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Date:    20050311

Docket: IMM-8537-03

Citation: 2005 FC 355

BETWEEN:

                                                              HASSAN ALMREI

                                                                                                                                            Applicant

                                                                         - and -

                                               THE MINISTER OF CITIZENSHIP

                                                       AND IMMIGRATION and

                                        THE SOLICITOR GENERAL OF CANADA

                                                                                                                                      Respondents

                                                        REASONS FOR ORDER

Blanchard J.

INTRODUCTION

[1]                Mr. Hassan Almrei, (the "Applicant"), applies for judicial review of the decision of Debra Normolye, the Minister's Delegate (the "Delegate"), dated October 23, 2003. She determined that the Applicant is not at risk if returned or refouled to Syria so as to preclude his removal pursuant to subsection 115(1) of the Immigration and Refugee Protection Act, S.C. 2001, c. 27 ("IRPA") and, alternatively, determined that the Applicant poses such a danger to the security of Canada that he may, pursuant to paragraph 115(2)(b), be returned to Syria.


[2]                The Applicant asks this Court to quash the decision of the Delegate and remit his case to the Minister of Citizenship and Immigration for reconsideration by another Ministerial Delegate.

BACKGROUND FACTS

[3]                The Applicant, a Syrian national, arrived in Canada on January 2, 1999, using a false United Arab Emirates passport. He filed a refugee claim on June 6, 1999, which was granted by the Convention Refugee Determination Division ("CRDD") of the Immigration and Refugee Board on June 2, 2000.

[4]                On October 16, 2001, the Minister of Citizenship and Immigration (the "Minister") and the Solicitor General of Canada (the "Solicitor General") signed a security certificate pursuant to section 40.1 of the Immigration Act, R.S.C. 1985, c. I-2, now repealed, stating that they were of the opinion that the Applicant was inadmissible to Canada for grounds cited within section 40.1. The opinion was certified by the Ministers to have been based upon a Security Intelligence Report ("SIR") received and considered by them. The SIR expressed the belief of the Canadian Security Intelligence Service ("CSIS" or the "Service") that the Applicant is a member of the inadmissible classes described in subparagraphs 19(1)(e)(iii), 19(1)(e)(iv)(C), 19(1)(f)(ii) and 19(1)(f)(iii)(B) of the Immigration Act. The SIR sets out the Service's grounds to believe that Hassan Almrei:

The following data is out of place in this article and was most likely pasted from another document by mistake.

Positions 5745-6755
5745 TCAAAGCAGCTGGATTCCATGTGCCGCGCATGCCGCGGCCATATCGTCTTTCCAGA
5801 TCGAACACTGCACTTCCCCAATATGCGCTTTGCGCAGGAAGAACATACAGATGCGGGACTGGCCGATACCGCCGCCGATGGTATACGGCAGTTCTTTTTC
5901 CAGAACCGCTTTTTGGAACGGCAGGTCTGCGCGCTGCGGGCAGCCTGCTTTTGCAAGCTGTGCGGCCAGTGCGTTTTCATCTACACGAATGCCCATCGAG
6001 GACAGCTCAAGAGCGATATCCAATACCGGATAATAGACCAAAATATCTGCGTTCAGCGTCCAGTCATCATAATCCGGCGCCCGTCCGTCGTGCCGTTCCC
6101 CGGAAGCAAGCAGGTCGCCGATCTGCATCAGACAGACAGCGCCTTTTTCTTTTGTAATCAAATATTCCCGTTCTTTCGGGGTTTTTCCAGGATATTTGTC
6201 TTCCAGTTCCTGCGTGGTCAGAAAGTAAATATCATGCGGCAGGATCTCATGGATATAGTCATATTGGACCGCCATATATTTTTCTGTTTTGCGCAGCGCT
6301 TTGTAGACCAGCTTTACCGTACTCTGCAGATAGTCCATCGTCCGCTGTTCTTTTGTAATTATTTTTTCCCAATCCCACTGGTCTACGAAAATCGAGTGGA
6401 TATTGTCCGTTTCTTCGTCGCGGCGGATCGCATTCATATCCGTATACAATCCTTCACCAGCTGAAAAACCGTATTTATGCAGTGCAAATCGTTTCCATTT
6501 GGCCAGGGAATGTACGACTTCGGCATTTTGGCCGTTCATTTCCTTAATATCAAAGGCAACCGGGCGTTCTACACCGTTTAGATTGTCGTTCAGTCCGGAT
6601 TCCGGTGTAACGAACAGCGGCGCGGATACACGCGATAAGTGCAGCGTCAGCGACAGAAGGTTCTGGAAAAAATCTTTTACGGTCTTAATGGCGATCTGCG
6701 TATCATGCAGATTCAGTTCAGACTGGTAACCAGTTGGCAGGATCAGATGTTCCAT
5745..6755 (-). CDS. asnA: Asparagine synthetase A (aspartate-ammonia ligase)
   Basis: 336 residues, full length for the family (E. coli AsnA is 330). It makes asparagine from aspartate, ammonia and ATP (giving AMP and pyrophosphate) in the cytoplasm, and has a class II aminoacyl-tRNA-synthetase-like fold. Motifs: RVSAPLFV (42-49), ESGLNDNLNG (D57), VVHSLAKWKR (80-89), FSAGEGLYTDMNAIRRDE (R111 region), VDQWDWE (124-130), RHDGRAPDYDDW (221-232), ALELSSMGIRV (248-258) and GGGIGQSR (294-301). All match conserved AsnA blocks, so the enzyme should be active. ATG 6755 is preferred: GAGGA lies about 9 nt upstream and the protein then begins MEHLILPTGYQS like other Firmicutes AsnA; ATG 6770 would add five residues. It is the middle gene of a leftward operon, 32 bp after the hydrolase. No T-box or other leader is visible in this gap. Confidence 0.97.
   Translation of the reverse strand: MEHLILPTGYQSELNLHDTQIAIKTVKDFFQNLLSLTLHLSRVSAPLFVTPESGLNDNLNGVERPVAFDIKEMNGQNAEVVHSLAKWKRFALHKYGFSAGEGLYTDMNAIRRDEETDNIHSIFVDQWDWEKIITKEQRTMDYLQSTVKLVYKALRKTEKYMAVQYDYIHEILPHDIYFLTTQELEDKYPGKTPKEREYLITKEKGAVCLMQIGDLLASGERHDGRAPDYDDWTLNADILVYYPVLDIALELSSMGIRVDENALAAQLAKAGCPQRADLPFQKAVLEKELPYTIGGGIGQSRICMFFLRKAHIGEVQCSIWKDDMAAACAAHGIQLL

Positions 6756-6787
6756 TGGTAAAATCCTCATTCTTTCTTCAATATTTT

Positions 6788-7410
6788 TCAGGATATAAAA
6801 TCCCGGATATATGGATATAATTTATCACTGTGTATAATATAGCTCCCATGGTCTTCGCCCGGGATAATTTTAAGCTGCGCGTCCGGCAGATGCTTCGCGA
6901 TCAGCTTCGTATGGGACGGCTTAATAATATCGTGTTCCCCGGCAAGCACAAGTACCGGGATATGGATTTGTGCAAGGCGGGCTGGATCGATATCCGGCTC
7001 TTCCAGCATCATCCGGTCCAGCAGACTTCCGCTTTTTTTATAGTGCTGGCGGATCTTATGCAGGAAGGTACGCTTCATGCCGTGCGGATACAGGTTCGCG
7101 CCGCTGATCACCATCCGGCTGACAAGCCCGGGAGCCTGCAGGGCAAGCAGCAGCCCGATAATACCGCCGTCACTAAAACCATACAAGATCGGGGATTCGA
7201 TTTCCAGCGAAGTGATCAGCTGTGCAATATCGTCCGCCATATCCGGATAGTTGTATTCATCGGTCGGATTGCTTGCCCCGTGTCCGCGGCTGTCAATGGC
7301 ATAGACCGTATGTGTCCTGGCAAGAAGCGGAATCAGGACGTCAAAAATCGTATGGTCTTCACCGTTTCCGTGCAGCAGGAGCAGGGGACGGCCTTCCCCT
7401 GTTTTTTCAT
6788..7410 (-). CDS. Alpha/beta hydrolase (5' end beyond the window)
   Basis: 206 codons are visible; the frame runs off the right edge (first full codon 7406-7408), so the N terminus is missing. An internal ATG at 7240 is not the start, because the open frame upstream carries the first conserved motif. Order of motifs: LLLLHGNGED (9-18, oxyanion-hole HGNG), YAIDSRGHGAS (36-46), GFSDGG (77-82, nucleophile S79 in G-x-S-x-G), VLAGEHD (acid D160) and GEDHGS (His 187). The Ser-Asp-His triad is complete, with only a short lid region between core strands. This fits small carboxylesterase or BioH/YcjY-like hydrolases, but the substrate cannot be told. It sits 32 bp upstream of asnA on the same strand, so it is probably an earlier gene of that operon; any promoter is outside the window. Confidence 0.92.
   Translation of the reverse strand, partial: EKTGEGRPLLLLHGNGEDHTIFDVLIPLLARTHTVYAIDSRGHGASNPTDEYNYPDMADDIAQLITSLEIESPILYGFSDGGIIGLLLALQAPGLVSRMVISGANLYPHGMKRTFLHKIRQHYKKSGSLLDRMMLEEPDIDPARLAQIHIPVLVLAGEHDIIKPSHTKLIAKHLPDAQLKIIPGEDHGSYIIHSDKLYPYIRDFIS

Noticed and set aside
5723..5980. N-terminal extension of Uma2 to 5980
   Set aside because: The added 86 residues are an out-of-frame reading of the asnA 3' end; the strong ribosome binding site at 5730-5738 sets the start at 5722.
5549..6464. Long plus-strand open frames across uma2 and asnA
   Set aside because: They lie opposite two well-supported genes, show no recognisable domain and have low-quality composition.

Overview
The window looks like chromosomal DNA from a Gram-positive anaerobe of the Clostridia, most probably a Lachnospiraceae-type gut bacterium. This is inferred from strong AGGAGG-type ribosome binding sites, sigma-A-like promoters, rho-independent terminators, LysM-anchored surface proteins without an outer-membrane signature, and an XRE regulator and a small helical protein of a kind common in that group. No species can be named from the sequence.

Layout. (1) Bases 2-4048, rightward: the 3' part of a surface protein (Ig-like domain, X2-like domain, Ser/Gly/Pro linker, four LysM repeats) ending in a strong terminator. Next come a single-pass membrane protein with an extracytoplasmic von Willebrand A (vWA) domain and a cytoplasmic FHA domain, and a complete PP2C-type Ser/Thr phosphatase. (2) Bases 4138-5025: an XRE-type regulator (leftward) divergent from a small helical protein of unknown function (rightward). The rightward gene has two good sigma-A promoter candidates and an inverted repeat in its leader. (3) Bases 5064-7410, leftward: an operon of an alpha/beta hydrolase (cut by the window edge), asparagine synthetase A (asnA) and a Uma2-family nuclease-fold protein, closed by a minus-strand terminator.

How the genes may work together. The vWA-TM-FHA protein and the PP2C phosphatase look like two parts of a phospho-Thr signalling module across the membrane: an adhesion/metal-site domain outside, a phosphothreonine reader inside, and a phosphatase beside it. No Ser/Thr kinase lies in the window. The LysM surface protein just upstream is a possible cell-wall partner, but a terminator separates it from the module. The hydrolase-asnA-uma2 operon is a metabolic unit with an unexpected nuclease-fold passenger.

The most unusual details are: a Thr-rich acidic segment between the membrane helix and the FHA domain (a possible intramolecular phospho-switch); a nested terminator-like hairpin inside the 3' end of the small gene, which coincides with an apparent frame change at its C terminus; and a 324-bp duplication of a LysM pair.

a)          is a person who there are reasonable grounds to believe has engaged in or will engage in terrorism;


b)          is a member of the Osama Bin Laden Network, an organization that there are reasonable grounds to believe will engage in terrorism or was engaged in terrorism.

[5]                The Applicant was detained on October 19, 2001, pursuant to the October 16, 2001, security certificate, and has been in detention since that time.

[6]                The matter was referred to the Federal Court of Canada for a determination as to the certificate's reasonableness pursuant to subsection 40.1(4) of the Immigration Act. On November 23, 2001, Madam Justice Tremblay-Lamer, a designated judge of the Federal Court of Canada, found the certificate to be reasonable and concluded that:

[t]he confidential information strongly supported the view that Mr. Almrei is a member of an international network of extremist individuals who support the Islamic extremist ideals espoused by Osama Bin Laden and that Mr. Almrei is involved in a forgery ring with international connections that produces false documents. Almrei (Re) 2001 FCT 1288; [2001] F.C.J. No. 1772, online: QL.

[7]                On December 5, 2001, the Applicant received notice that the Minister would be seeking an opinion that the Applicant was a danger to the security of Canada which, if rendered, would permit the removal of Mr. Almrei to Syria. On February 11, 2001, following an inquiry, the Applicant was found to be inadmissible for engaging in terrorist activities. Deportation was ordered on that date.